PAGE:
Posted by Jason Treuen and Rachel Sibley at June 19 2017, 2:20pm
Has your beloved bub suddenly become a boxer? Likes to hit, slap or pinch your face, and even laughs when they do it?
Listener Sam recently got in touch with Kinderling Helpline because her two year old daughter keeps hitting when she doesn’t get her way. She wanted some advice from Mothercraft nurse Chris Minogue, who has over 30 years of experience working closely with newborns and families with young kids.
Chris says that it doesn’t matter what the reason is for hitting, because it just needs to come to an end. “A child being physical is one of those things that the child has to understand that we do not do that,” she says.
Listen to Chris on Kinderling Conversation:
Chris says it’s common for kids at this age to lash out physically and it's important to be firm to stop the fighting. “We need to give them a clear message that there is no hitting, no biting, no kicking," advises Chris.
If they hit you...
It's common for a parent to cop a whack when they tell their toddler 'no'. If that happens, Chris says to address it instantly.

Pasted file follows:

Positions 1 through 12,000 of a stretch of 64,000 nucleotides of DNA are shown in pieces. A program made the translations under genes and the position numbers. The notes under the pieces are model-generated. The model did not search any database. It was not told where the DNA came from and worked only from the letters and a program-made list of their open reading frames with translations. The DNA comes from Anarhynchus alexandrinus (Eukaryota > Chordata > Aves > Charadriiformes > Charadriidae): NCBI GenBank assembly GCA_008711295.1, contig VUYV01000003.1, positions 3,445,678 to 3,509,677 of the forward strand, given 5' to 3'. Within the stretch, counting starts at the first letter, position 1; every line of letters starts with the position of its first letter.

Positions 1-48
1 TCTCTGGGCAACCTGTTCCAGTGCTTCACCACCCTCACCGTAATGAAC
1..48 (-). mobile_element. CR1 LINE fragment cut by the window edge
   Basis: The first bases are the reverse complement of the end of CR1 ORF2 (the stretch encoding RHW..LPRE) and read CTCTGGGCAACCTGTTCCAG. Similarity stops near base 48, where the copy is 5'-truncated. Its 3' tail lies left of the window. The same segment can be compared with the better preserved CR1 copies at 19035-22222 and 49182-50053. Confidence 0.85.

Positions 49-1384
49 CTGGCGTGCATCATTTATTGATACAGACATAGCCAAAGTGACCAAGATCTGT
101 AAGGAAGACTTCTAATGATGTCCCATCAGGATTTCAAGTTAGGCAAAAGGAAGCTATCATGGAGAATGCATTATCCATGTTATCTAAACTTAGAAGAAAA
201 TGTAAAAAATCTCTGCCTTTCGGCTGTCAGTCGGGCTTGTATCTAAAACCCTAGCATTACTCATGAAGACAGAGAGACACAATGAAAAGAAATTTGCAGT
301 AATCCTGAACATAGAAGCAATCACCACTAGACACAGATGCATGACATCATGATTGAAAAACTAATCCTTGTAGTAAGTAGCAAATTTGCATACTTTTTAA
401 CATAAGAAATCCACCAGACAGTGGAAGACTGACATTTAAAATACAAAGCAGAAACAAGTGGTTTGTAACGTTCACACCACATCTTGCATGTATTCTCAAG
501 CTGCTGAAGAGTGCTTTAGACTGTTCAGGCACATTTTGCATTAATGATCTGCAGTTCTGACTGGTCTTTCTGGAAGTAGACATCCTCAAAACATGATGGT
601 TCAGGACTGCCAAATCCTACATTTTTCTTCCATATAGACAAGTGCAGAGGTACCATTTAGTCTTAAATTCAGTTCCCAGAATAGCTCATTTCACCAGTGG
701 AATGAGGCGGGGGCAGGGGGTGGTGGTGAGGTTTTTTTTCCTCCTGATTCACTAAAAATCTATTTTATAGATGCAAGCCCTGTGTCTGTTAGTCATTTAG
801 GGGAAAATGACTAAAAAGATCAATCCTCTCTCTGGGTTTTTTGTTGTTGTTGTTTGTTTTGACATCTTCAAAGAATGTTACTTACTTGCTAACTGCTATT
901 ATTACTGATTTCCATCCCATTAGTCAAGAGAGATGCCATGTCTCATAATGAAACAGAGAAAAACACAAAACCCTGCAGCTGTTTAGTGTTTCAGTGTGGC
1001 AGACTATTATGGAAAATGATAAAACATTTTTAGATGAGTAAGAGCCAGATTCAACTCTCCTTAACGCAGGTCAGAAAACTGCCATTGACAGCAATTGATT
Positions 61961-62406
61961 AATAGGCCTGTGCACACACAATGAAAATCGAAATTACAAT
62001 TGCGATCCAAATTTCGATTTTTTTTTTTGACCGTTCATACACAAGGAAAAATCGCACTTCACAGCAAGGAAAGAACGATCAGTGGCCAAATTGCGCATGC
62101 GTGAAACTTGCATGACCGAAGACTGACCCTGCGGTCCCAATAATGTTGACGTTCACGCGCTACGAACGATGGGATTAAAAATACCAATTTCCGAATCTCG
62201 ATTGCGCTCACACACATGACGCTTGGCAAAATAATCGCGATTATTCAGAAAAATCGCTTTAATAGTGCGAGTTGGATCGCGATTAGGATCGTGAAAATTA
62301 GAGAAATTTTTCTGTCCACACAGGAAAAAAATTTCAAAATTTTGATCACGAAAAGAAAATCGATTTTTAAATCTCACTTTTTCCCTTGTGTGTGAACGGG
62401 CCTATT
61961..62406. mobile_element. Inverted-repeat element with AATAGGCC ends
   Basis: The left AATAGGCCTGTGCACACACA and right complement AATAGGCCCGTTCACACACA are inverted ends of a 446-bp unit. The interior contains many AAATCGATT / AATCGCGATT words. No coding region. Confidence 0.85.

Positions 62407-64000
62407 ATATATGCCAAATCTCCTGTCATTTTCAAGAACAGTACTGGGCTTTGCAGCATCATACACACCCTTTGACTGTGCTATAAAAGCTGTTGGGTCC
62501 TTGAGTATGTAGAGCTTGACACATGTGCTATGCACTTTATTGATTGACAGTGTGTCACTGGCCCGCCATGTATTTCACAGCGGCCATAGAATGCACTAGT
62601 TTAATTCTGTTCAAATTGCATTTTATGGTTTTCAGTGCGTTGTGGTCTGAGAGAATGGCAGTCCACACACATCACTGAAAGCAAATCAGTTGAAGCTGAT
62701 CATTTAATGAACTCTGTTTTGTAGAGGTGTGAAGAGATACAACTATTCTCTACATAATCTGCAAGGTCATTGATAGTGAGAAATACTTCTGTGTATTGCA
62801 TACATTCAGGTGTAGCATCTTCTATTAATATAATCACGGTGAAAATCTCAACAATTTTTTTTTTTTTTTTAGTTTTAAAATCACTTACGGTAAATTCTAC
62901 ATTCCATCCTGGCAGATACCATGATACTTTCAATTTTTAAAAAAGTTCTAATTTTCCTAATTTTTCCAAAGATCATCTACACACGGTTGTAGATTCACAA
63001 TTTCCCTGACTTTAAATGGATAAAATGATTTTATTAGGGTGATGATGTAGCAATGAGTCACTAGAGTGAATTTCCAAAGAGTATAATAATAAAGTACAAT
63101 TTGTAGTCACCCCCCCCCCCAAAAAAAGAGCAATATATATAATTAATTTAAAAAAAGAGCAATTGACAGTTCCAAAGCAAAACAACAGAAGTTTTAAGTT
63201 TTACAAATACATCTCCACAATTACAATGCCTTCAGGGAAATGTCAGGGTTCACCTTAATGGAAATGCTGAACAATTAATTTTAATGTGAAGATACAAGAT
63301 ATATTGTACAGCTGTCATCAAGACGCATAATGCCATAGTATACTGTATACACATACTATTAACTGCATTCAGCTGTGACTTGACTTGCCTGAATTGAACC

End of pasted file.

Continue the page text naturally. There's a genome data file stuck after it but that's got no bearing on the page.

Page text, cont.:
“If they're in your arms when they hit, I would put them straight down on the floor, get on eye level and say to them ‘we do not hit’ and then I would walk away for a few minutes.”
After this short time out for everybody, she says to come come back and repeat ‘no hitting’ and then distract them into the next activity.
Regardless of which parent they're hitting, Chris says it's key for both of you to enforce the no-hitting rule. "This gives a very clear message that this does not happen in our family".
If they hit someone else...
Things can escalate if your kid hits another in a social setting. If it does happen, it's good to acknowledge the incident and apologise to the other child and their parent, where possible.
If need be, Chris suggests a timeout or even leaving the park as an appropriate form of discipline. “You want that message to come through, that it is totally unacceptable to hit, bite and kick,” she says. If you've given them a prior warning, it's important to follow through.
Fortunately, there’s good news at the end of it: "With age it goes away."
Do you have your own question? Contact Kinderling Helpline now so we can help, and tune in Mondays at 12pm.
Check out Chris' book Bringing Baby Home on the Pan McMillan website.
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